12 thoughts on “Problems with government databases”

  1. “The failure to do either is the height of idiocy, but it is probably what we need to expect from the civilian parts of government when it comes to data security.”

    This may be true, but I am sure data control in the corporate world is far, far worse.

  2. Britain’s Data Chernobyl: more lost CDs full of thousands of personal records

    Britain’s Department for Work and Pensions has admitted to losing even more personal details of British residents in the form of mislaid CDs containing tens of thousands of records. This comes in the wake of last month’s revelation that the the Treasury had routinely posted (and mislaid) CDs containing the personal information of 25,000,000 British households that it had sent to Her Majesty’s Revenue & Customs through the post.

    The DWP has personal records from each local council sent in each month by TNT courier, the same courier that lost the CDs sent by the Treasury.

    The problem here isn’t just sending CDs full of personal info around. Collecting mountains of personal information on law-abiding citizens is inherently dangerous — just because it’s easy to do, it doesn’t follow that governments should do it. A system containing enormous amounts of high-value, high-risk information just begs to leak. Designing a government that requires this kind of data-retention and transfer is like designing a self-destruct button into a movie spaceship — something so dangerous that the designer should really be forced to answer the question: “Is this really worth the risk of it going wrong?”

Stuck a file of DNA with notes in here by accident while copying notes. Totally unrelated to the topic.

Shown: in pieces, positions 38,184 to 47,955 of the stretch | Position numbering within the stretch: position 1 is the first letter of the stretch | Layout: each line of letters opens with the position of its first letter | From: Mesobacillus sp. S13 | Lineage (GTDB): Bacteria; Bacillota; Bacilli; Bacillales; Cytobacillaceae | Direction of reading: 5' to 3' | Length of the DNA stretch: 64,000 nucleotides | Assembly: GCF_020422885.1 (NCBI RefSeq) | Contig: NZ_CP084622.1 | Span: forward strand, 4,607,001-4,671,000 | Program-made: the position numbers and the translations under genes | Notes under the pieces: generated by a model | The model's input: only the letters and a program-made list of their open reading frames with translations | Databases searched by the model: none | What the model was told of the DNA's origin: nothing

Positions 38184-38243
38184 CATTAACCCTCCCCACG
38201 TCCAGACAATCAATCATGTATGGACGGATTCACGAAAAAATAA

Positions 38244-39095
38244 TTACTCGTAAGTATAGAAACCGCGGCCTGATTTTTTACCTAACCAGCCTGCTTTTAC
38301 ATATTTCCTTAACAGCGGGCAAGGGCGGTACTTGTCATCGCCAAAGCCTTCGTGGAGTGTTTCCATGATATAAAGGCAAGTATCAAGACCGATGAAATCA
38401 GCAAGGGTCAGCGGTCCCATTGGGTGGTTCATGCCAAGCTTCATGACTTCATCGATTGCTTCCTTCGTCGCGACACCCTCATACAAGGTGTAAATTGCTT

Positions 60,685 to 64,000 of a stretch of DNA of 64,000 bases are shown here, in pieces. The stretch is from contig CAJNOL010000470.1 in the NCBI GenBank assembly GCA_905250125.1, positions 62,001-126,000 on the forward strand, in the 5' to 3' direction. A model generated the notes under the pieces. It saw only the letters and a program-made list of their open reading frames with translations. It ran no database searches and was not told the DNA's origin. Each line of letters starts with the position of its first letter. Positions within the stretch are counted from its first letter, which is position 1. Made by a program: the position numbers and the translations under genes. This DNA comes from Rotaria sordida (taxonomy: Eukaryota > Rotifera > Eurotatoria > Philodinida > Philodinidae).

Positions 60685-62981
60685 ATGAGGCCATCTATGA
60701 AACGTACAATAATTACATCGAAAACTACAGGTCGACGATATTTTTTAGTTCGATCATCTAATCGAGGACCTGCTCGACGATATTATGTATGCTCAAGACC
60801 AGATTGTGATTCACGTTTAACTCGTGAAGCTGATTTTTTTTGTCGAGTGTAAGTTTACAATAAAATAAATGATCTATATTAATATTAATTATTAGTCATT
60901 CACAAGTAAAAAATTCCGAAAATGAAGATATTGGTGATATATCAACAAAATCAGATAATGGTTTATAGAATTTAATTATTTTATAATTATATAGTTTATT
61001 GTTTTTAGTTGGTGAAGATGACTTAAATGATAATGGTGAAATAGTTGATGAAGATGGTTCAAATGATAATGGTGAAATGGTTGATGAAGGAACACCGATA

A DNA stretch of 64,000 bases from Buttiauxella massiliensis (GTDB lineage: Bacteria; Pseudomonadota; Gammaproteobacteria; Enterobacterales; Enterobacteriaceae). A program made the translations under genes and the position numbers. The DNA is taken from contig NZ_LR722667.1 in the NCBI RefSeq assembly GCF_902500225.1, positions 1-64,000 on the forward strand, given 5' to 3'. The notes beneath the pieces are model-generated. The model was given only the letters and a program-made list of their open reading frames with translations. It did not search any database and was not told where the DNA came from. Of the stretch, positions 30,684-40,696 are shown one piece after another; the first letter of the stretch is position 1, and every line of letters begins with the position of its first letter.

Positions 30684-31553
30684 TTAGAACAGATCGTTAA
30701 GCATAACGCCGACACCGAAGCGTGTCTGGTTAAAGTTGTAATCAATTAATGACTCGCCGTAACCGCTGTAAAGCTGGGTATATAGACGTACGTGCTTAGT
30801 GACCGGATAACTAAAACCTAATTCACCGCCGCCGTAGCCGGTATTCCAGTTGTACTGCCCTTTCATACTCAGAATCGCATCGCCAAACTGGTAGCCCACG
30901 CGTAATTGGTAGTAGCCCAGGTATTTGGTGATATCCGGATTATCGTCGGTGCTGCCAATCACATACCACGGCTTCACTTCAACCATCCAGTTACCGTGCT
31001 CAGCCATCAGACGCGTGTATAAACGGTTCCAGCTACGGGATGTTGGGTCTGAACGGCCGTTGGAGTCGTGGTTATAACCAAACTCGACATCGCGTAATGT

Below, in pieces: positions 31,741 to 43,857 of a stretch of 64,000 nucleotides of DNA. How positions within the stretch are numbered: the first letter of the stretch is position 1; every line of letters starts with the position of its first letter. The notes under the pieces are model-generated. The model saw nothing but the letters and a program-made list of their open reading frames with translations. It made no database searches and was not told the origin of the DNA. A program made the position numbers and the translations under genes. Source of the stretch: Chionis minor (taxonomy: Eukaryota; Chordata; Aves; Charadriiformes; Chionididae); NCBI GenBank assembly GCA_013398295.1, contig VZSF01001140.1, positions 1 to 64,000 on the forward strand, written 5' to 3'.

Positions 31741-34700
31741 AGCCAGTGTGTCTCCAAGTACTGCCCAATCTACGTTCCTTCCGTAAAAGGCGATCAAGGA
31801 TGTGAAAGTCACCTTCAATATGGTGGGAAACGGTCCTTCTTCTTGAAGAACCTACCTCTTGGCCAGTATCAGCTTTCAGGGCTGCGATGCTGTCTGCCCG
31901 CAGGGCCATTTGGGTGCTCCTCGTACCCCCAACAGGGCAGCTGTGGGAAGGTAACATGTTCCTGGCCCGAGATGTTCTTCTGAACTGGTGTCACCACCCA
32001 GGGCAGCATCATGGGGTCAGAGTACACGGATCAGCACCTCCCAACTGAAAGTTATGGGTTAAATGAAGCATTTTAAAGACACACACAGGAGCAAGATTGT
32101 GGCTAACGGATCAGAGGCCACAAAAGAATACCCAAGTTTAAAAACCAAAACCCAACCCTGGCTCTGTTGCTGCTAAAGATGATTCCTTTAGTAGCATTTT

3. “The frightening thing is that when it happens, other councils are simply told, ‘don’t worry, just send us another disc’.”

  4. Security in Ten Years

    “In 10 years, computers will be 100 times more powerful. My desktop will fit into my cell phone, we’ll have gigabit wireless connectivity everywhere, and personal networks will connect our computing devices and the remote services we subscribe to. Other aspects of the future are much more difficult to predict. I don’t think anyone can predict what the emergent properties of 100x computing power will bring: new uses for computing, new paradigms of communication. A 100x world will be different, in ways that will be surprising.

    But throughout history and into the future, the one constant is human nature. There hasn’t been a new crime invented in millennia. Fraud, theft, impersonation and counterfeiting are perennial problems that have been around since the beginning of society. During the last 10 years, these crimes have migrated into cyberspace, and over the next 10, they will migrate into whatever computing, communications and commerce platforms we’re using.”